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  33. The Oracle says:

    Andy, I look forward to you having a big go at the bankers and their advertising crap.
    “You and us” …. “you, us, together” …. etc … what they mean is you get screwed by us.
    The tragedy is that all the grannies trust them and believe that the bankers are on
    their side but actually the bankers are against us all ! What a load of bullshit.
    Keep up the good work. You are on your own in life. Everyone is against you but
    most spend their time (and advertising dollars) trying to convince you otherwise.
    Caveat emptor.

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  34. Graeme Feltham says:

    Desist!!!! It’s never enough.
    Google my name for some real writing. okey, okey, okey?

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  35. Graeme Feltham says:

    Dear rumpleforeskin time for your lobotocircumscision. Preferably at a fly-by-night initiation. Get a discount for dispensing with sterility, since you seem to have enough for all to go around – psychically, mentally, etherically.

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  36. desist!! says:

    Feltham – please find something more useful to do with your time.

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  37. Nathan Zeno says:

    desist! you mean something more useful to do with OUR time.

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  38. rockmanloverman says:

    The thing about advertising is, like many social institutions, it needs to be kept in check with critique, analysis and cynicism.

    The thing about advertising is that it also helps support democratic free speech by funding the media. Such as this site.

    The thing about advertising is that it supports competition, which stops people selling crap products and helps keep prices down.

    The thing about advertising is that by supporting competition it can help economies grow, which helps fund things like schools, hospitals and the police.

    The thing about advertising is that it needs to be decent, legal, honest and truthful.
    The thing about the Johnny Walker campaign isn’t that they are saying ‘these people drink Johnny Walker’, in the same way that the celebrated Apple ‘Here’s to the crazy ones’ campaign wasn’t saying that Ghandi used an Apple. They are wanting to associate themselves with the values that these people represent – perseverance, endurance and commitment. Values that probably are appreciated in the production of an aged whiskey, which is why they want to associate themselves with it. These feel like rather positive decent values, the sort of thing Mahala might support in its community work. Johnny Walker could have associated themselves with some superficial conspicuous symbols of material achievement and wealth that may indeed have merited the cynicism of the article. But they didn’t.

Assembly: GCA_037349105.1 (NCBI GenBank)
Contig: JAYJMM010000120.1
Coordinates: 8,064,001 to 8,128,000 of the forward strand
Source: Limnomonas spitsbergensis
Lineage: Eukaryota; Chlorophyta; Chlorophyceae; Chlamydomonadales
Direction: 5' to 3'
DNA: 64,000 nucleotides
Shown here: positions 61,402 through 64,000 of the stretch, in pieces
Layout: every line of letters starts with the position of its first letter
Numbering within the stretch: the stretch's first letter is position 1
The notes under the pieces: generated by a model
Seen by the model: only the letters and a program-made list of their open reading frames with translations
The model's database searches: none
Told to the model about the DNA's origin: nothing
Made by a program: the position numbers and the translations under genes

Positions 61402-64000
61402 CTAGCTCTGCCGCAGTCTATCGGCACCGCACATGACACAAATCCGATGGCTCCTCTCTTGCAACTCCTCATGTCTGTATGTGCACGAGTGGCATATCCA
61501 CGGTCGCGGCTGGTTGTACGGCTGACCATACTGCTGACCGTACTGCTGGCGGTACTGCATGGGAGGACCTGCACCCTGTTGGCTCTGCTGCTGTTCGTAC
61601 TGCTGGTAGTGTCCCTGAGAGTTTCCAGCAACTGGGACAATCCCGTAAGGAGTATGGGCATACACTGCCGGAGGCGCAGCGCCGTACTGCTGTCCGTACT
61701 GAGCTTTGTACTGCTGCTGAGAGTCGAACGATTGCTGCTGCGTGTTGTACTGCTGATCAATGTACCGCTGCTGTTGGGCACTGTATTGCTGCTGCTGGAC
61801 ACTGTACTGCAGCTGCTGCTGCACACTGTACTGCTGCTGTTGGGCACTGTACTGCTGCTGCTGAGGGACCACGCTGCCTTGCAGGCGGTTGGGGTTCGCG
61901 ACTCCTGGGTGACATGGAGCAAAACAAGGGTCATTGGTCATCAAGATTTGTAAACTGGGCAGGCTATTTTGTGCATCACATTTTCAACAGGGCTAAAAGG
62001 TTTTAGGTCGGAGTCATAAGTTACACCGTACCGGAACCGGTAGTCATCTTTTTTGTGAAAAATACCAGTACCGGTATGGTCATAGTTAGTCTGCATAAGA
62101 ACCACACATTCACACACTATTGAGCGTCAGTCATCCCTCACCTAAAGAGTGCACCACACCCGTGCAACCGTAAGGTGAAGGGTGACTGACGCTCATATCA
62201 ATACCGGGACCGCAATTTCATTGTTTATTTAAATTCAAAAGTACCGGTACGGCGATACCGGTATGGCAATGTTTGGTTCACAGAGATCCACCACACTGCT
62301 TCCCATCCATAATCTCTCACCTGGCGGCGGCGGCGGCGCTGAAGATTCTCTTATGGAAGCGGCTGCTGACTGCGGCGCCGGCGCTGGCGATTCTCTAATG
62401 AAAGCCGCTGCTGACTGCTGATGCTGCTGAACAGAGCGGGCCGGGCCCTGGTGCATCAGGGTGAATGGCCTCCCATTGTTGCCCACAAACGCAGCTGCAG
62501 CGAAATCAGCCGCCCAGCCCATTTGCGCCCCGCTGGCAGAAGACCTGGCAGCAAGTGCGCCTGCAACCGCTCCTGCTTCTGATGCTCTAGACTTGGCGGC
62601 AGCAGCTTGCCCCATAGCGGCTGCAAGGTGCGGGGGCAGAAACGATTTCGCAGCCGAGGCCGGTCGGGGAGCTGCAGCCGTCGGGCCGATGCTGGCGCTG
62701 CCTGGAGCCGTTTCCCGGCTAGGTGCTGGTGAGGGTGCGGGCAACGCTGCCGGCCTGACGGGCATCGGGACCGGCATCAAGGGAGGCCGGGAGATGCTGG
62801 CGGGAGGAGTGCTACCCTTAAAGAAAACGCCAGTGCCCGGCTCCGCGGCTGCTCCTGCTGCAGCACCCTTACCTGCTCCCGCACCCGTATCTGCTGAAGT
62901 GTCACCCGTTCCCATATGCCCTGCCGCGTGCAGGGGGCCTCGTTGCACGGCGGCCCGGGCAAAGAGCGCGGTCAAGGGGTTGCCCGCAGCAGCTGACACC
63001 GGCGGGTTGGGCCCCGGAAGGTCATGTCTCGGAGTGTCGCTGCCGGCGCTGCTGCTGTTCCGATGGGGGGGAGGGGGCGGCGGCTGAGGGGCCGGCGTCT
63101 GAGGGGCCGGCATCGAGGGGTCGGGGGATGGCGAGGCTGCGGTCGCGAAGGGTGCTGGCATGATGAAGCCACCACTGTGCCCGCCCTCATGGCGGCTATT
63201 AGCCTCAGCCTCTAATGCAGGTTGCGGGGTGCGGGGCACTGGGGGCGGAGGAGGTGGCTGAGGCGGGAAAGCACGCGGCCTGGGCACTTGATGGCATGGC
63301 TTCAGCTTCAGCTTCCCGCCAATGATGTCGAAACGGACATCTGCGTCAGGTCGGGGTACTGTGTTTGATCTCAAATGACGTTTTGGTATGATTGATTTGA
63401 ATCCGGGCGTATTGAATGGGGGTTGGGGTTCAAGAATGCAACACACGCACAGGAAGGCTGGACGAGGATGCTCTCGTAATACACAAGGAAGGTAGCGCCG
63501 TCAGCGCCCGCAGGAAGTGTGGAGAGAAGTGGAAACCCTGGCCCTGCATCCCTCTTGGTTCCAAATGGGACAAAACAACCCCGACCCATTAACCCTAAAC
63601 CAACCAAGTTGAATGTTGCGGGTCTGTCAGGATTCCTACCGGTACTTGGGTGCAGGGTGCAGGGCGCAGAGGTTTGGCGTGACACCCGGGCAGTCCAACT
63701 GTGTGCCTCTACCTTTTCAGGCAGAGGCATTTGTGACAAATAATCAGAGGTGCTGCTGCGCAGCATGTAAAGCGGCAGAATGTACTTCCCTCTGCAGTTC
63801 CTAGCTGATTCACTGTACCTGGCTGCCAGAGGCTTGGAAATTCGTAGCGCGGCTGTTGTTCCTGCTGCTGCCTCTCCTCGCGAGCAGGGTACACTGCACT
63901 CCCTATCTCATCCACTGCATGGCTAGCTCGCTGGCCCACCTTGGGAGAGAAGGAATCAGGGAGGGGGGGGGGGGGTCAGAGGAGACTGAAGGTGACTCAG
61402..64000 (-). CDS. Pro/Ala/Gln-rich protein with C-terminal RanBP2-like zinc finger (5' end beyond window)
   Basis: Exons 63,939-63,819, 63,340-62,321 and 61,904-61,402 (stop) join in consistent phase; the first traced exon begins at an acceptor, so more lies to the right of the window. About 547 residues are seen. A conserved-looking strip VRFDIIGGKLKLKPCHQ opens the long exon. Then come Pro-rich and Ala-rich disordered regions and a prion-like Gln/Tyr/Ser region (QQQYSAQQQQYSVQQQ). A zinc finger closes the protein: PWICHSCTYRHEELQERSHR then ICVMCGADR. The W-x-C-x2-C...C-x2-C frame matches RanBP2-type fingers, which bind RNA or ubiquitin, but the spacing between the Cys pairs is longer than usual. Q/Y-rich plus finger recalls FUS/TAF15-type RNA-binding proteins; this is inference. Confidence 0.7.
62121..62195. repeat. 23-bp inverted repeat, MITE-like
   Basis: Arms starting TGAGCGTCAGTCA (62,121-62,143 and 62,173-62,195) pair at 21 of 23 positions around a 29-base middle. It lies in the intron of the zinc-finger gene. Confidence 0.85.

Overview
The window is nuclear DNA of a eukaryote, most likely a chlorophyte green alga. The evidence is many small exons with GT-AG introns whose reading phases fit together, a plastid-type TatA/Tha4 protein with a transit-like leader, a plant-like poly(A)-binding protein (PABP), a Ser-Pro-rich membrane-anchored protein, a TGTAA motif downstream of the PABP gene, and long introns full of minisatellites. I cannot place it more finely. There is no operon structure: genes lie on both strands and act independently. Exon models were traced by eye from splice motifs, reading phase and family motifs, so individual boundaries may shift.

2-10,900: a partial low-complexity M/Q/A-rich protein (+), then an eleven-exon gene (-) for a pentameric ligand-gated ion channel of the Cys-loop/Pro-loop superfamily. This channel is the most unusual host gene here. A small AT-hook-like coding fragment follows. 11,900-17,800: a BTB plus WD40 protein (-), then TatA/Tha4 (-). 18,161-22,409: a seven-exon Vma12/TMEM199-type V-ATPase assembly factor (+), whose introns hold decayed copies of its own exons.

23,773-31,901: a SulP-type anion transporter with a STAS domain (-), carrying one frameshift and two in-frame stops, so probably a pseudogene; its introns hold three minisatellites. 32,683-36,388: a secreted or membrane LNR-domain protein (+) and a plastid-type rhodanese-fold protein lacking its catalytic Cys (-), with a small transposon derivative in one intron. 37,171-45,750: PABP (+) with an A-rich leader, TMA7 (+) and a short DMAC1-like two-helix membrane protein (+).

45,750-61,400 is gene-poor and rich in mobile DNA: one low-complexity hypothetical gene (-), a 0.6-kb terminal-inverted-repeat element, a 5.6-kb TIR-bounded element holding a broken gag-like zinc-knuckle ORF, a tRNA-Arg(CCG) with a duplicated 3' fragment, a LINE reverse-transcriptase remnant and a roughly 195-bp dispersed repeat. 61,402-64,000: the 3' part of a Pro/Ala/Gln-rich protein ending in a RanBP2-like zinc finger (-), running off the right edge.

Keep biting the hands that feed. It needs to be bitten. However, in this case a deeper analysis of the Johnny Walker work may have revealed less bullshit and perhaps something a bit more socially positive. Which maybe, just maybe, should be encouraged.

    Happy New Year Kenny 😉

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  39. ahem says:

    perhaps this is just symptomatic of the fact that the entire concept of an advertising industry is a crock of shit. how when a frightening percentage of our population lives without drinking water and electricity, toilet facilities and food, can such sickening amounts be spent on advertising. it’s not like the money’s filtering down – it’s making ad industry fat cats fatter and widening the income gap. but you all know that already.

    the point of my story is, andy: totally.

    aluta continua!

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  40. Jannie Loper says:

    It’s Johnnie Walker…IE not Y